The protest - with the message "Islam is part of Germany?" written in yellow chalk on the pavement -- bore the logo of the far-right Identitarian Movement, which is under surveillance by Germany's domestic security service.
The pictures, candles and red roses were put there Thursday, hours after a German court jailed for life Hussein Khavari, an asylum seeker claiming to be from Afghanistan, for the 2016 rape and murder of a medical student.
An image of his victim, Maria Ladenburger, 19, was among those of four young women placed in picture frames on the pavement, together with 14 candles and the flowers, outside Merkel's office in the Baltic Sea town of Stralsund.
Merkel has faced a harsh backlash against her decision in 2015 to open German borders to a mass influx of mostly Muslim asylum seekers.
It has sparked the rise of the anti-immigration Alternative for Germany (AfD) party, the anti-Islam Pegida street movement, and the white pride Identitarian Movement.
Merkel this week further angered the extreme right by reiterating that, although Germany is historically mainly shaped by its Christian-Judaic tradition, today, with four million Muslims in the country, "Islam has become part of Germany".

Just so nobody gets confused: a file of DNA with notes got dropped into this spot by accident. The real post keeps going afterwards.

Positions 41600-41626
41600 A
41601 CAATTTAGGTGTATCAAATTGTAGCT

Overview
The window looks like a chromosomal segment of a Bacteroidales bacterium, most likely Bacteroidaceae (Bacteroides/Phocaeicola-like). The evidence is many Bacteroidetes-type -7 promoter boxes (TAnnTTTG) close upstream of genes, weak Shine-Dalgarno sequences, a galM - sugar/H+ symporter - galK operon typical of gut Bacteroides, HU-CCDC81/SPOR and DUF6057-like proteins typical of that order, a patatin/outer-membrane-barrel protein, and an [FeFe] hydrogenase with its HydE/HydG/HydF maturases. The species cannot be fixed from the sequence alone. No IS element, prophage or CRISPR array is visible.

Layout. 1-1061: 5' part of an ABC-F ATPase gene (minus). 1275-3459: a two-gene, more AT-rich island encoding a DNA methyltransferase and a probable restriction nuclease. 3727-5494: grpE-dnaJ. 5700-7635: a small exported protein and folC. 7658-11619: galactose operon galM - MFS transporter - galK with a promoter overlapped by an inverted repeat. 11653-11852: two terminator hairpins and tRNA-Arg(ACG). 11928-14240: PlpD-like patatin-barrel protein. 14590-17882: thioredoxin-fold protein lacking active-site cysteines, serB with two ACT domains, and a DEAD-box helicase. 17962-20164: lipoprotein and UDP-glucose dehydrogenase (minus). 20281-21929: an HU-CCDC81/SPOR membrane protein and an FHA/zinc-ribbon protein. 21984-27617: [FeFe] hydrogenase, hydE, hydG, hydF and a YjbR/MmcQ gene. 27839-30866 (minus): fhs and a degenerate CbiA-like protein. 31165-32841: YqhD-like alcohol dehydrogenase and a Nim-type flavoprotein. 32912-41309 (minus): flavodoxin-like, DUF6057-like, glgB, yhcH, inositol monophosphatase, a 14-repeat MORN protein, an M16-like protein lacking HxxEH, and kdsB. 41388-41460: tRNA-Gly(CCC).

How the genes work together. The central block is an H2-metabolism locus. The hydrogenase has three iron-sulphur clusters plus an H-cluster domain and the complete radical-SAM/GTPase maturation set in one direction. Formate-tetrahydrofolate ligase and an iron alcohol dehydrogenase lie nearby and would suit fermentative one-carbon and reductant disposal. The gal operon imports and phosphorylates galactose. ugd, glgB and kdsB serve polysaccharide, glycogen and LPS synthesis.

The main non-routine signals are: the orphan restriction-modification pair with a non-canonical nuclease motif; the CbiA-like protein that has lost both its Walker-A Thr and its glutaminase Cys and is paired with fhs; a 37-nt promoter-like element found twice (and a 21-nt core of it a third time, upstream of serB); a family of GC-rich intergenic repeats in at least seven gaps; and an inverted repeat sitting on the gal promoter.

Police told AFP they had removed the objects and were investigating whether a criminal offence had been committed.
The other photos were marked with the names Mia, Mireille and Keira.
A girl publicly identified only as Mia, 15, from the town of Kandel was stabbed to death in December in a supermarket by her former boyfriend, a refugee from Afghanistan believed to be around 20 years old.
Mireille, 17, was stabbed to death in March in Flensburg, and police have arrested as the chief suspect an 18-year-old Afghan asylum seeker.
And Keira, 14, was killed in a knife attack in early March in Berlin.
Initially false reports spread online pointing to an Afghan attacker, before a 15-year-old German fellow student confessed to the killing, police said.